With Arsenal dropping another two points in a 1-1 draw at Stoke on Saturday, they dodged a major bullet when Newcastle was humbled 4-0 at Wigan. If Newcastle had won, like most fans expected, they’d be just one point behind the Gunners for third place with a game in hand. A win over Stoke might have sealed third spot by giving them a seven-point lead.
As it stands now, Arsenal sits in third position with 66 points and just two games to go while Newcastle has 62 points and a trio of games to play. If things did tighten up between now and the end of the campaign, Arsenal has quite a superior goal difference at 24 compared to the Magpies seven.
Peter Crouch headed Stoke into the lead in the ninth minute, while Robin van Persie scored his 28th league goal of the season just six minutes later to earn the draw. After the match, manager Arsene Wenger told ESPN that he thinks the powers that be in football should try to curb the offensive chants that are often heard at matches.
He said he couldn’t quite understand why midfielder Aaron Ramsey was a target of the Stoke boo-birds, since it was he who had his leg broken by Stoke’s Ryan Shawcross two years ago in a brutal tackle, not vice versa. It’s understandable that Shawcross was jeered by Arsenal supporters, so Wenger figures Stoke’s fans at the Britannia Stadium just want to reply in kind.
Wenger said he doesn’t let the chants bother him personally if they’re directed at him since he’s been around long enough to basically ignore them. However, he feels that football will have to tackle the situation some time in the near future, since some of the chants can be quite sensitive and/or obscene. He said it doesn’t take a lot of intelligence or courage to sit in the stands and insult others. In fact, he said, it’s quite easy to do.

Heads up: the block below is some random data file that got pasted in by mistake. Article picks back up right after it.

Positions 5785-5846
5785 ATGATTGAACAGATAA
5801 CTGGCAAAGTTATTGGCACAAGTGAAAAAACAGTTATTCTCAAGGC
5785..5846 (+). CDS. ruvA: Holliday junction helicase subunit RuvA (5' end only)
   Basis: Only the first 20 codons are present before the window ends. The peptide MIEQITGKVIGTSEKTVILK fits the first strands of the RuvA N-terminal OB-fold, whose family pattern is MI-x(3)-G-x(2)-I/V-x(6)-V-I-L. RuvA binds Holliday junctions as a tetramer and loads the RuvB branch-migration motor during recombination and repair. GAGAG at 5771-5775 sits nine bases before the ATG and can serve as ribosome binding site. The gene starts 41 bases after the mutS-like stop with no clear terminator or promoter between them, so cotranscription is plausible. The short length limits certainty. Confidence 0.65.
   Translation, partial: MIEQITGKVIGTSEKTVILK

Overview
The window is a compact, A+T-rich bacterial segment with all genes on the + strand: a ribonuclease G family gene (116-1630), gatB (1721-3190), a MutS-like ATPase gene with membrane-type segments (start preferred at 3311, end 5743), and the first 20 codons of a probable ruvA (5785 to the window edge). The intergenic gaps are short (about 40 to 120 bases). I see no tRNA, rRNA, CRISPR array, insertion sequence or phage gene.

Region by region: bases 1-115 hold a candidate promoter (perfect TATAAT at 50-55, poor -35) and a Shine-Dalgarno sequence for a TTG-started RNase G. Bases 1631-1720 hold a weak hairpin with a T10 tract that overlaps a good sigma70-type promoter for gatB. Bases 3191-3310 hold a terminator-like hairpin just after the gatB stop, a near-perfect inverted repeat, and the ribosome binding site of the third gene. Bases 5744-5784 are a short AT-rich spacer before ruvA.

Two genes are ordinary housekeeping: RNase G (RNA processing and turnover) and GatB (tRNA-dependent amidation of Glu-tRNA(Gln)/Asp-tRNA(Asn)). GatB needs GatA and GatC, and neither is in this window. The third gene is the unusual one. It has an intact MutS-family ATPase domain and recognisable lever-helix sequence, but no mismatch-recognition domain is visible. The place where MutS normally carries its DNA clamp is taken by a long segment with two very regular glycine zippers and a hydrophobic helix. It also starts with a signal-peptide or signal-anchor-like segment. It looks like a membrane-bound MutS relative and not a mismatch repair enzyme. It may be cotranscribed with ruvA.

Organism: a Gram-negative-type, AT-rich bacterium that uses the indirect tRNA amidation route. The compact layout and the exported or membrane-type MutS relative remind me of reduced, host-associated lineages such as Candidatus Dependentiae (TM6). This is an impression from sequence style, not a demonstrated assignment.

Wenger continued by saying he focuses on the task at hand during games, which is what he loves about football, and that’s to see how his players act on the pitch. He said he doesn’t have any control over the way supporters act in the stands and isn’t responsible for it, but feels it can easily be stopped because all supporters’ faces can be isolated in the crowd.
The Gunners’ manager said he sometimes thinks about taking a camera out onto the pitch with him after certain games and taking snapshots of adult fans who are hateful or angry. He said he imagines sending the photos to the person’s children to see how their parents act at football matches and then see if they react the same way again next game, or to see if they have been shamed into better behaviour.
Speaking about Ramsey, Wenger said supporters shouldn’t feel especially proud of booing him since he’s done nothing wrong. He added that it’s the same old story of supporters standing behind their players, but doesn’t feel it should go as far as booing the victim of a bad tackle. Stoke boss Tony Pulis admitted that the fans can sometimes go too far in their remarks and chants.
However, he didn’t criticize his club’s supporters or agree that Arsenal and Stoke crowds need to address the stormy relationship between them. Pulis said being abused is part of the job and it’s not just Wenger who feels the brunt of it. He claimed he also takes barbs from the crowd and Alex Ferguson probably gets the worst of it from fans all over the league. He added that it’s up to the heads of football to decide what is and what isn’t acceptable when it comes to chants and verbal abuse at grounds.